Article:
I spend a lot of time listening to audiobooks. Here are some of my favorites from 2017.
These are audiobooks I purchased and listened to in 2017. They were not all necessarily released this year. (Though some were.)
Best of 2017: Origin: A Novel
Written by: Dan Brown
Narrated by: Paul Michael
Description: Where do we come from? Where are we going? The stunningly inventive new novel from the world’s most popular thriller writer. Origin is Dan Brown’s most brilliant and entertaining novel to date.
My take: Dan Brown is controversial among book lovers for some reason but I feel like his books are perfect for the audiobook format because the narration is excellent (Paul Michael has narrated all but one of the Robert Langdon novels), they’re well-researched, and the stories are interesting. I really enjoyed this one and feel that it is the best Langdon book since The Davinci Code. And there are some nice tie-ins with technology too, so it will be interesting to readers of this site.
Best non-fiction: The Man from the Train
Written by: Bill James, with Rachel McCarthy James
Narrated by: John Bedford Lloyd
Description: Using unprecedented, dramatically compelling sleuthing techniques, legendary statistician and baseball writer Bill James applies his analytical acumen to crack an unsolved century-old mystery surrounding one of the deadliest serial killers in American history. Between 1898 and 1912, families across the country were bludgeoned in their sleep with the blunt side of an axe. Jewelry and valuables were left in plain sight, bodies were piled together, faces covered with cloth. Some of these cases, like the infamous Villasca, Iowa, murders, received national attention. But few people believed the crimes were related.
My take: This won’t be for everyone, I guess, but it was only narrowly not my favorite book overall from 2017. This is an amazing investigation, backed by incredible research, and told with great wit. The narration, too, is excellent, and while this book is over 17 hours long and took me quite a while to get through, I found myself inventing situations where listening further was possible. This was the audiobook version of “couldn’t put it down.” Amazing stuff.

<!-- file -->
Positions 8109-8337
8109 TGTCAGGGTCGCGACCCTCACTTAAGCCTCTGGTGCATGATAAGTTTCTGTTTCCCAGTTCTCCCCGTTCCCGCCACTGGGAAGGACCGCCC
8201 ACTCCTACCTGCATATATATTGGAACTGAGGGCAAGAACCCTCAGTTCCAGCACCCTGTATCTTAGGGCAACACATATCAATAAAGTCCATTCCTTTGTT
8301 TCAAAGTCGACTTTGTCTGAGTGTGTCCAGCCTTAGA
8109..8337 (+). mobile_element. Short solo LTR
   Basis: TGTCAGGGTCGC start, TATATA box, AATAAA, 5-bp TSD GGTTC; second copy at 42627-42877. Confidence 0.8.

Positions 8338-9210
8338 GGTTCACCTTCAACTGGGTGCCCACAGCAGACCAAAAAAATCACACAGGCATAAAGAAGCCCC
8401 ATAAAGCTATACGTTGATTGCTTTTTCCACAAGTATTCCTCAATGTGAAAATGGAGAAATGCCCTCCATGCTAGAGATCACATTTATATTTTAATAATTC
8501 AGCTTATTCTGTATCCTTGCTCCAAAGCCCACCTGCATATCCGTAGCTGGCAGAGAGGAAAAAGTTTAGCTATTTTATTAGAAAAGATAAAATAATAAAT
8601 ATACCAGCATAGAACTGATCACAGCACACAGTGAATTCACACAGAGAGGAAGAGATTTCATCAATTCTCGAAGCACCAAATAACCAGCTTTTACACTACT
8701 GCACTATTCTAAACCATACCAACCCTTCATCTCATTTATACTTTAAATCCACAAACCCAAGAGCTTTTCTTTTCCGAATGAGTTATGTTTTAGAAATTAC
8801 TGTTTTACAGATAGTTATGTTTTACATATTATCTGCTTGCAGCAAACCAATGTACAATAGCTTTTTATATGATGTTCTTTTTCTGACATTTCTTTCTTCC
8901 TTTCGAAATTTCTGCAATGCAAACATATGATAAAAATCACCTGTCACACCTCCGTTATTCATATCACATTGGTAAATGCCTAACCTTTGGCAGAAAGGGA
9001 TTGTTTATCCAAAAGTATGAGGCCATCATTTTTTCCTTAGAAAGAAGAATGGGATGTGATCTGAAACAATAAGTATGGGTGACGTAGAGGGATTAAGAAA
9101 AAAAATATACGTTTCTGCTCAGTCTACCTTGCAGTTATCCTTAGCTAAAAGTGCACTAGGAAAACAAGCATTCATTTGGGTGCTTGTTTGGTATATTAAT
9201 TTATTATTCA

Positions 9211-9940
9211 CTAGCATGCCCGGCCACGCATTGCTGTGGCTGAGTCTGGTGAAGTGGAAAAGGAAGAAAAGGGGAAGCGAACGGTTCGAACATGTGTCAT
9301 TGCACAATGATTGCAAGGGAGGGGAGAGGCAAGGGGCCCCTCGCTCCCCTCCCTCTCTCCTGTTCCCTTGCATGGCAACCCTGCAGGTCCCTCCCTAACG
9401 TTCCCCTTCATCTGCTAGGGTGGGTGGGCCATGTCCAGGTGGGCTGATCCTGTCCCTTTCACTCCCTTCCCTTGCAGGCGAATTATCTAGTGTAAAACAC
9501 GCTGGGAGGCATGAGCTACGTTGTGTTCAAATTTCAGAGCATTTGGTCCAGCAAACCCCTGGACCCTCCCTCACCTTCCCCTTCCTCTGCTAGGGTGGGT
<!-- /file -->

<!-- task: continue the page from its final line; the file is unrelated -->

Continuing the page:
Best Stephen King: ‘Salems Lot
Written by: Stephen King
Narrated by: Ron McLarty
Description: Ben Mears has returned to Jerusalem’s Lot in the hopes that living in an old mansion, long the subject of town lore, will help him cast out his own devils and provide inspiration for his new book. But when two young boys venture into the woods and only one comes out alive, Mears begins to realize that there may be something sinister at work and that his hometown is under siege by forces of darkness far beyond his control.
My take: ‘Salems Lot isn’t just one of Stephen King’s best books, it’s an excellent example of why he is one of our generation’s best authors. I listened to this one while reading It on Kindle, and they are similar in that King creates a believable town full of real people in both books. But ‘Salem’s Lotis, I think, the better of the two: It’s tighter, and shorter, and doesn’t feel overly-big for the topic. And like The Man from the Train, it’s hard to put down. So to speak.
More Stephen King
I am a big fan of Stephen King, so I usually have at least a handful of King books to read or listen to each year. Here are a few others I really enjoyed in 2017.
The Dead Zone. This one is well-read by James Franco, who also starred in the TV version of 11/22.63.
Gwendy’s Button Box. This is basically just two short stories, both of which are very enjoyable. Plus a nice conversation with the co-author of the title story.
Note: I partially listened to Sleeping Beauties, a new King book from this year, and The Gunslinger in 2017, too. But I couldn’t get into either one of them. (I liked the latter book quite a bit 30 years ago.)
Best of the rest
A few more notable listens from 2017…
The Russia House by John le Carré is one of my favorite books of all time, and I rewatch the movie version regularly. The audiobook version is good, but it has the sound quality of something that was recorded long ago, though it was fairly recent.
I was really looking forward to the next Andy Weir book since The Martian is arguably the single-best audiobook ever recorded. But Artemis is only good, so far—I’m only partially through it as a I write this—and doesn’t appear to rise to the same level. Part of the reason is the narration: Rosario Dawson handles these duties on Artemis and it’s fine. But R.C. Bray’s narration is what put The Martian over the top. He’s amazing.
The Subtle Art of Not Giving a F*ck by Mark Manson wins for the title, but its an enjoyable, funny, and modern take on the self-help thing.